- And it's called productivity. And people are way underestimating what's happened.
KIM PARLEE: Yeah. Is there anything where do you think the penny is going to drop in terms of where central banks realize that's not-- it is productivity. It Is technology. We know these tools don't work.
- Boy, that's a great question. I'll tell you the one thing that keeps me up at night. And that's a really good one. I'm fearful because the governments, especially left-wing governments, are really prone to go and spend like mad and don't worry about budget deficits. No, they do not take care of themselves.
But what is really important about that is if you continue to borrow at these accelerated rates, you end up with a situation much like what happened in Venezuela, where there are developed shortages. And suddenly, then you've got real price inflation, but you have chaos.
And that's what really is bothering me about this allowance that, OK, let's just let them spend. One of the things that gets tossed around now is this modern monetary theory. And that's only because to me, it's an excuse to keep on spending like mad because eventually, we have never seen an economic cycle like this.
KIM PARLEE: What's happening with commodity prices?
- So that leads in to the next part of this whole deflationary type of environment. And one is obviously the fact that the US dollar being strong has pushed down commodity prices in US dollar terms. Also what people are forgetting about is the dramatic increase in the overall supply of these commodities. So we've had that. And the demand picture has started to wane and wane severely in non-US economies.
So one of the things that I like to look at is the CRB Raw Industrial Price Index. And it's the spot prices. But it's a really good indicator of just overall levels that are input prices for PPI. And as you can see in that chart, you'll see that this thing started to peak out here. And we've been coming down.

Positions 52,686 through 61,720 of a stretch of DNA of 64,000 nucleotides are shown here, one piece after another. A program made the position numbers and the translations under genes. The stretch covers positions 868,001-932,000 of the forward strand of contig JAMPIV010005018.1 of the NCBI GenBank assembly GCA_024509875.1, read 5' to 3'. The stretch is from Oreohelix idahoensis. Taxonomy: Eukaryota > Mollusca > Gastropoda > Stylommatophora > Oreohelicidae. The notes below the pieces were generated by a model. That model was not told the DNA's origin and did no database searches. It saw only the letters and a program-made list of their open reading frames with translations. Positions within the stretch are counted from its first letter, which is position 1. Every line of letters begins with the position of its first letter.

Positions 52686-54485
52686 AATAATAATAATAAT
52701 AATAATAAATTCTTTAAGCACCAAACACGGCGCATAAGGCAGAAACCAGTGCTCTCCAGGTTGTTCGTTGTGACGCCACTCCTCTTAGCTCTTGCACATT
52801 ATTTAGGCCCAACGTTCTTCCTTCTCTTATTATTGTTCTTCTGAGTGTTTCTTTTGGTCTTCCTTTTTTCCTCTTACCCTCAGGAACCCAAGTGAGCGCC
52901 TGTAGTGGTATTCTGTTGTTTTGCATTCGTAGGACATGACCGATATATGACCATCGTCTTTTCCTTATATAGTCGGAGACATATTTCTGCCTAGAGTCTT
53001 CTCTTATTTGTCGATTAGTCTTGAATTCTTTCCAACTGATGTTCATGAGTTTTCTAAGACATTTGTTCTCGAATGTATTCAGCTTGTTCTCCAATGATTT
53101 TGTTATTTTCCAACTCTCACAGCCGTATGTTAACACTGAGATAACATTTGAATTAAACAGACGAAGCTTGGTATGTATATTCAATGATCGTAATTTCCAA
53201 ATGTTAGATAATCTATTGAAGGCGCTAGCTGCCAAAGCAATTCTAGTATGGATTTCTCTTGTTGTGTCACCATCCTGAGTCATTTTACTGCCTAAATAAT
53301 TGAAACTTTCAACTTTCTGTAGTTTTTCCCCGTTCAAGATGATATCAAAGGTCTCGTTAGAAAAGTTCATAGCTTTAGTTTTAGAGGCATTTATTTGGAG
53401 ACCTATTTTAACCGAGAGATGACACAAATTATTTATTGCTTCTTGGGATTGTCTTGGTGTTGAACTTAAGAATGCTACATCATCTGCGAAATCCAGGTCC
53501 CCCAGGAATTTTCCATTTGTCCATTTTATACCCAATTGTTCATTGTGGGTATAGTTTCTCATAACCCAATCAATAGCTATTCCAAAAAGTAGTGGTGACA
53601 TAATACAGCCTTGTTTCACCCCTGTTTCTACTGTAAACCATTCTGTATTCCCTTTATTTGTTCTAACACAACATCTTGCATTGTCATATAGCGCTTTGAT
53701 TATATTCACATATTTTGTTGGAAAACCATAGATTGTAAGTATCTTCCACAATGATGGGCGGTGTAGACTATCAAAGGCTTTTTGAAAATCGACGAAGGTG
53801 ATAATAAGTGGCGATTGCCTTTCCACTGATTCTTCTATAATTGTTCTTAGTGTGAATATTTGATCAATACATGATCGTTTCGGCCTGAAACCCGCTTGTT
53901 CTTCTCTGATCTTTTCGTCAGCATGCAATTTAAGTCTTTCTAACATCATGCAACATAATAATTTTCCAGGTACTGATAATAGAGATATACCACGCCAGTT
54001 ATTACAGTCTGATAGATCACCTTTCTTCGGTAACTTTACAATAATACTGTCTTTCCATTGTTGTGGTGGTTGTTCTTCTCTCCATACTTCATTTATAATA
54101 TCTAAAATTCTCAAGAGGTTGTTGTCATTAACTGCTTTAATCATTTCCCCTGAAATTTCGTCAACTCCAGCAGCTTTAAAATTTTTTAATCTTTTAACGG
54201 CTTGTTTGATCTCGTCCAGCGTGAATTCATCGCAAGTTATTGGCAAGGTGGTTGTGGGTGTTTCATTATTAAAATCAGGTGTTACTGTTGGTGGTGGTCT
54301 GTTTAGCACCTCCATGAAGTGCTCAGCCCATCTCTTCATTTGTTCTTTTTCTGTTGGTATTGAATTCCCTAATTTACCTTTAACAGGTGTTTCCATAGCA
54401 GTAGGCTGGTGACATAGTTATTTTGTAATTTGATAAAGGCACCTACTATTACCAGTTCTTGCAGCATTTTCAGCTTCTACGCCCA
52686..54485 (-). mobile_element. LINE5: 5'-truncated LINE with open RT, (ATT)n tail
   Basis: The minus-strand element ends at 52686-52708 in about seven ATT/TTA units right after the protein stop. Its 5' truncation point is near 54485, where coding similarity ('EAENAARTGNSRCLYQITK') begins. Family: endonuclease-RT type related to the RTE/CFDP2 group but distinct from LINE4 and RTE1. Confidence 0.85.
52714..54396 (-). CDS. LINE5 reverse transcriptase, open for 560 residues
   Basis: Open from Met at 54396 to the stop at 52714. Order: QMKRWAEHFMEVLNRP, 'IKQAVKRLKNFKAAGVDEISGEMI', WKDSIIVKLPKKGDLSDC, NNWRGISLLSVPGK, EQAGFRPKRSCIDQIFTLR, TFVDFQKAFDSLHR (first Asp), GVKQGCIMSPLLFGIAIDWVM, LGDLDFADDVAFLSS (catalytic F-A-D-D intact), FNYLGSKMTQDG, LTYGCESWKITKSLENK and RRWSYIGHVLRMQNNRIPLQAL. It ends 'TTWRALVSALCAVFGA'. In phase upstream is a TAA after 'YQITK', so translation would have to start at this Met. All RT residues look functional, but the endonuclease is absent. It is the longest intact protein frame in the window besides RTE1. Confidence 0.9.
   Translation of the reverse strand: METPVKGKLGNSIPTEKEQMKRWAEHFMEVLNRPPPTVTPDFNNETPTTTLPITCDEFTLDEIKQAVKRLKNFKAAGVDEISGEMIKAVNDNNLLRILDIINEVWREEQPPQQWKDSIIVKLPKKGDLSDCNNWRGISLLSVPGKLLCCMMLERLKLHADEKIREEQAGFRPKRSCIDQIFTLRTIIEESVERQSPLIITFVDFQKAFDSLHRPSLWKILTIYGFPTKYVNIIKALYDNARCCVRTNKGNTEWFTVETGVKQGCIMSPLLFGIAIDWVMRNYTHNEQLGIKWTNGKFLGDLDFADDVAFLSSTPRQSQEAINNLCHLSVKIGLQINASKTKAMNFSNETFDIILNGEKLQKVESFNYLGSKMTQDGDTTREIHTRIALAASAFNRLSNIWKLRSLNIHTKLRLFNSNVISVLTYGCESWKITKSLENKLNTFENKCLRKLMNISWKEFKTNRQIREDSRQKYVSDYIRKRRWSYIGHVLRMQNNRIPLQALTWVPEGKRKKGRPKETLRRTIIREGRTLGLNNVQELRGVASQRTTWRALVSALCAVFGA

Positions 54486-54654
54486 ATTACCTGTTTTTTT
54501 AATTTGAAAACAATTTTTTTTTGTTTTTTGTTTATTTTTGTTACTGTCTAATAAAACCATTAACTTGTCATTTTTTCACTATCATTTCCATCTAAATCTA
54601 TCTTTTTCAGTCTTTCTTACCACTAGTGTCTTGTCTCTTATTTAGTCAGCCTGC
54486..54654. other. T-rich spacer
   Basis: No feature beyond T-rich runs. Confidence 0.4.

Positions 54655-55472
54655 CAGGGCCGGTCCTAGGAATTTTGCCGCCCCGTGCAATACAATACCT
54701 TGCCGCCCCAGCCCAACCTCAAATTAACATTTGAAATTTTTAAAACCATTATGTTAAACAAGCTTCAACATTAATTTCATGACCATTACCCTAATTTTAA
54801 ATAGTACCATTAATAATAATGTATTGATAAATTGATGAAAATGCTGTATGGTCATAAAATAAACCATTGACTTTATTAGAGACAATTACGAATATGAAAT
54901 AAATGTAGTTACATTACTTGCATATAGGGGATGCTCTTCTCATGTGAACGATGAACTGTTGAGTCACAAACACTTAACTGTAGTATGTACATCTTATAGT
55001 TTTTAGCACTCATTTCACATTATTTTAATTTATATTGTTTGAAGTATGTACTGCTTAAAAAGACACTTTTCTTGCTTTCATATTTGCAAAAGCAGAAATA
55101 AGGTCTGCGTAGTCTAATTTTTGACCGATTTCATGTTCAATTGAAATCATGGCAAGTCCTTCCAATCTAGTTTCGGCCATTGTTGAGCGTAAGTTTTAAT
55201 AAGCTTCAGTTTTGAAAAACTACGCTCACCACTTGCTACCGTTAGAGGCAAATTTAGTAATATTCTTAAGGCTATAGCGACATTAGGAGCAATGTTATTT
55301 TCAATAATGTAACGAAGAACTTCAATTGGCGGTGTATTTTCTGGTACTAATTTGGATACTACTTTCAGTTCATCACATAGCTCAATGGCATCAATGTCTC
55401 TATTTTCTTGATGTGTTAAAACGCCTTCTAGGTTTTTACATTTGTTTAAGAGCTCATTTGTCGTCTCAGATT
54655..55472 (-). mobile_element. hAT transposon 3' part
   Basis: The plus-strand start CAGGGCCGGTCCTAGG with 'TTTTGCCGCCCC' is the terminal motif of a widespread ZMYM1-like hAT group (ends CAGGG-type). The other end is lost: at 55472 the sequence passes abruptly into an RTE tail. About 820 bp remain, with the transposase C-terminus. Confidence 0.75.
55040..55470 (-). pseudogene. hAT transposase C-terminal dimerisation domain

But to me, if we just take a look at here versus here, we're about the same. So that's an incredible period of time where we've had price stability. And that really has been the remarkable side of this overall economic expansion.
The one underneath, though, is the one that people get pointed to all the time. And, of course, it is the oil price. And that's just WTI.
But I do think that there's a couple of things here that need to be talked about. One is the fact that we have had a dramatic and much more dramatic increase in the supply of oil than what people anticipated not that many years ago. And where it has really come has been over the last five years because of shale and other production methods that have brought us more oil. OK.
That's an incredible difference to where the Americans have to get their oil. And yes, their economy is expanding. Their increase has gone up, but not as much as the supply. So we've got to stabilize that there.
And in fact, as I pointed out a couple of times on different shows, you go from the 10 million a day, which it was only four years ago, to the 13 now. That's an amazing pickup because OPEC's talking about restrictions, which they came again to confirm this week, of 1 million and 1 and 1/2 million.
So you can understand why the Trump administration says that they've got control of the oil price. And they do in a lot of the aspects, except, of course, for the latest spout where we get the geopolitical disruption called Iran.
KIM PARLEE: Yeah.
- So if you're looking for what possibly could make this price go zooming higher, it would be something that would happen where there's a big supply shortage out of the Middle East. Possible? Yes. Is it immediate? I'm not going to bet more than 50% on it.